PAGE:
Relationships in analytical models (Multidimensional and Tabular) are both a blessing and a curse. Once defined by the modeler, relationships power “slicing and dicing” data. The analytical tool doesn’t have to worry about and include the relationships in the query because they are defined in the model and the server “knows” how to use them to aggregate the data. On the other hand, as they stand, all analytical model flavors (Multidimensional, Tabular, and PowerPivot) have inherent limitations. The following table compares relationship limitations between Multidimensional and Tabular (PowerPivot).
|Multidimensional||Tabular and PowerPivot|
|Parent-child||Supported||Requires flattening the hierarchy|
|Fact-to-fact||Not supported||Supported but rarely useful|
Let’s discuss these limitations in more details.
The classic example of a many-to-many relationship is a joint bank account that is owned by multiple customers. Many-to-many relationships are natively supported in Multidimensional and the server produces correct results when aggregating the data. Tabular and PowerPivot don’t support many-to-many out of the box. When the relationship One-To-Many flow is reversed through a bridge table, Tabular will let you continue but produce wrong results. In PowerPivot, this limitation manifests with the “Relationships might be needed” warning in the PowerPivot Field List. The workaround is to introduce DAX explicit measures for each column that requires aggregation using the formula =CALCULATE (SUM (FactTable[Column] ), BridgeTable). On the upside, due to the Tabular memory-resident nature, expect M2M over a large fact table to perform much better in comparison with Multidimensional.
A parent-child relationship defines a recursive join between two columns, such as an employee and a manager. This relationship type is supported natively in Multidimensional but requires flattening the hierarchy using DAX calculated columns for each level in the hierarchy. Flattening the hierarchy is accomplished by using DAX PATH-related functions.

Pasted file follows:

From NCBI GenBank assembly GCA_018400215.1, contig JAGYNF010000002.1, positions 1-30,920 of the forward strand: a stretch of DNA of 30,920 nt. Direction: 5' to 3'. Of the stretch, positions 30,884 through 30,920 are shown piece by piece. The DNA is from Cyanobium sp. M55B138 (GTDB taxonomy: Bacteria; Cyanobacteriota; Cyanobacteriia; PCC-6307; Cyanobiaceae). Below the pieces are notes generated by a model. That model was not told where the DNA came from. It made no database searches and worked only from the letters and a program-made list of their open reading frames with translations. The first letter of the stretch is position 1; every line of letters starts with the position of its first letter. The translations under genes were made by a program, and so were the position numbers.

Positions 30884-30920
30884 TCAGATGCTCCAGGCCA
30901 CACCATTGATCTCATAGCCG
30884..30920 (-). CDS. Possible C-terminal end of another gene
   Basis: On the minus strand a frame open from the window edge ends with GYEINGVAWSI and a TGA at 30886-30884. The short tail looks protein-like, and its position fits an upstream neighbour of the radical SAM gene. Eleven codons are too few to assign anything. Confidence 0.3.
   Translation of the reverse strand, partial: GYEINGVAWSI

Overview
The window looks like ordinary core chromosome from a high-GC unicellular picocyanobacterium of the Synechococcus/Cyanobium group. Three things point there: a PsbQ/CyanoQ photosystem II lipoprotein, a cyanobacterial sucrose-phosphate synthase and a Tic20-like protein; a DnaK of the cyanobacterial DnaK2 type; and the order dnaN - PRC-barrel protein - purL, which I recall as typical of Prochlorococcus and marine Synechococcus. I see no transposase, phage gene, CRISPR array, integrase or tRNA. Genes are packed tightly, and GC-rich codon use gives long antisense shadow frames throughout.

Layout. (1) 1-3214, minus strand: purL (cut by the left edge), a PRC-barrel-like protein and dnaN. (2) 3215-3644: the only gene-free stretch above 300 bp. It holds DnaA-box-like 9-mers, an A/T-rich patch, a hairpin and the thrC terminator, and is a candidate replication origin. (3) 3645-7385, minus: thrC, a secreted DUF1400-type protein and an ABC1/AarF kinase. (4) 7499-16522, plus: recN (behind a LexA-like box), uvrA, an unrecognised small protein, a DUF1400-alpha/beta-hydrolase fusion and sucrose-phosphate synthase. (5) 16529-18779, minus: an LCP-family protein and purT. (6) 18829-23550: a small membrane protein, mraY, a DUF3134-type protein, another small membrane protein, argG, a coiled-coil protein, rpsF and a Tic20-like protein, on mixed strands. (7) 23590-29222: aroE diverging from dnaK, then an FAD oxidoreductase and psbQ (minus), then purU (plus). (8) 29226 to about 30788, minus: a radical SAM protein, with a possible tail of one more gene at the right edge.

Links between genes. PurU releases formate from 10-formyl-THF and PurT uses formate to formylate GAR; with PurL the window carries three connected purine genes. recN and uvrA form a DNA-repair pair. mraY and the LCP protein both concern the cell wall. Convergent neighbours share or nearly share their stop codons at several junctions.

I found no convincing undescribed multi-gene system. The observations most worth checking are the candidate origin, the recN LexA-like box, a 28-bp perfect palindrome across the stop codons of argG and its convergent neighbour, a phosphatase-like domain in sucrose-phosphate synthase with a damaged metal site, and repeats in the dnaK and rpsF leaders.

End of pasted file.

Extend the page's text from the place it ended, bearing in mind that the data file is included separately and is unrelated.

A role-playing relationship allows a dimension (lookup) table to be joined multiple times to a fact table, such as to join a Date dimension multiple times to a Sales fact table in order to support aggregating the fact data by OrderDate, ShipDate, and DueDate. Multidimensional supports role-playing relationships natively. Tabular doesn’t and flags only one of the relationships as active. The first (and recommended for most scenarios) workaround is simply to reimport the Date table as many times as needed. This gives you the flexibility to control the schema and data between the Date table instances, e.g. the ShipDate table includes only valid ship dates, at the expense of storage and increased model complexity. The second more complicated workaround is to create calculated measures, such as ShipAmount, DueAmount, etc., that use the DAX USERELATIONSHIP function to traverse the inactive relationships. This approach presents maintenance challenges because the chances are that the fact table will have many columns and you’ll have to create role-playing variants for each measure that needs to be aggregated.